While around 90% of solar panels currently on the market are made out of silicon, adding a new material may soon make existing module design even more efficient.
Perovskites are a cheap class of materials that can easily be combined with silicon for more efficient electricity generation. Perovskite cells have come a long way since 2009, when they boasted an efficiency of just 3.8% for a few minutes. The most advanced perovskite cells “now boast an efficiency of 22.7% and routinely work for thousands of hours under harsh test conditions,” according to recently published research.
The most recent breakthrough stems from a new method of combining the silicon-based and perovskite cells. Silicon-based cells have a surface made up of microscopic pyramids, which has historically made placing a homogeneous perovskite sheet on top difficult.
According to Swiss Researcher Florent Sahli, “Until now, the standard approach for making a perovskite/silicon tandem cell was to level off the pyramids of the silicon cell, which decreased its optical properties and therefore its performance, before depositing the perovskite cell on top of it. It also added steps to the manufacturing process.”
Sahli and his team’s new process uses evaporation technology to create an inorganic substance that surrounds the pyramids and allows for an easier placement of the perovskite layer. While the technology is not yet commercially available, it is currently undergoing tests to increase efficiency as well as the long-term stability of the perovskite film.
Perovskite and Silicon Tandem Cells: A Perfect Pairing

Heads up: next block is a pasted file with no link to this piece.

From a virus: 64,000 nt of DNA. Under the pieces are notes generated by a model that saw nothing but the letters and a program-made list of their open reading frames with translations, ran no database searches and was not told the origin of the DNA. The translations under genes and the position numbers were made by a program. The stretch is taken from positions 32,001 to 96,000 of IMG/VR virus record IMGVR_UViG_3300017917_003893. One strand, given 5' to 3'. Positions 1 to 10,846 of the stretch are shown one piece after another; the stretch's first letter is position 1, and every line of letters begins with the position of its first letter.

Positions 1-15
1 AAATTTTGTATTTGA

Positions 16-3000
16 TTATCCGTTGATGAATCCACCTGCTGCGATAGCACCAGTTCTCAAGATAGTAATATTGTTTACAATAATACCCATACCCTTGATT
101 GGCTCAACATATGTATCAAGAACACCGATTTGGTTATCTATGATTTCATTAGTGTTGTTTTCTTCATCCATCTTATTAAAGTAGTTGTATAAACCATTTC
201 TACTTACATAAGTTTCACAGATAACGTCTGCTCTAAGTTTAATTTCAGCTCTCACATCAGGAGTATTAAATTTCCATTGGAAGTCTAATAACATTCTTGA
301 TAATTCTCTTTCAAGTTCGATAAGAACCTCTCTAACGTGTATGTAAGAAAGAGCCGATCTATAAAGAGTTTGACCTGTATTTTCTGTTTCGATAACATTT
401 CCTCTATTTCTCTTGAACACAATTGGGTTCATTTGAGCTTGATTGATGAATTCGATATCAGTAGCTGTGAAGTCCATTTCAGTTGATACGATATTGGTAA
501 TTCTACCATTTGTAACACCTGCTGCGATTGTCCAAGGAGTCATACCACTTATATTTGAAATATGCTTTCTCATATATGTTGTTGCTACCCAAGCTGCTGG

Like silicon solar cells, modules made solely out of perovskite are possible. However, researchers have begun focusing on “tandem solar cells,” which feature a thin layer of perovskite cells - about one micrometer thick - on top of a layer of silicon-based cells.
While silicon is best at converting red and infrared light into electricity, perovskite is more efficient with green and blue lights. The resulting combination recently reached a record efficiency of 25.2%. However, researchers believe that efficiencies beyond 30% are possible in the near future.
(Pictured: Tandem Cell Model from source)
This new research comes at a critical moment for technology in the solar industry. Advancements are continuously being made to boost efficiency and reduce prices, but many believe that silicon solar cell technology is starting to flatline after decades of success.
While challenged, the widely recognized theoretical maximum efficiency for silicon-based solar cells is 29.4%. As researchers draw nearer to this limit, tandem solar cells offer the realistic possibility of exceeding this cap. According to the Swiss research team, integrating perovskite cells on top of silicon-based cells “would only add a few extra steps to the current silicon-cell production process, and the cost would be reasonable.”
Better yet, the materials needed to create perovskite cells are relatively abundant. Tandem solar cells and their potential hold certainly offer a lot to get excited about!
Should you wait for tandem cells to go solar?
Although the potential for perovskite-silicon cells are great, consider going solar soon to maximize your savings on your electricity costs. It will likely still be a few years before tandem cells are commercially available at a wide scale.
What's more, unless you have extremely limited roof space to place solar panels, the efficiency of standard solar panels are already at a high enough level to cost-effectively install an array.
To learn more about your home on solar, use our calculator to get an instant snapshot of what solar would look like for your home.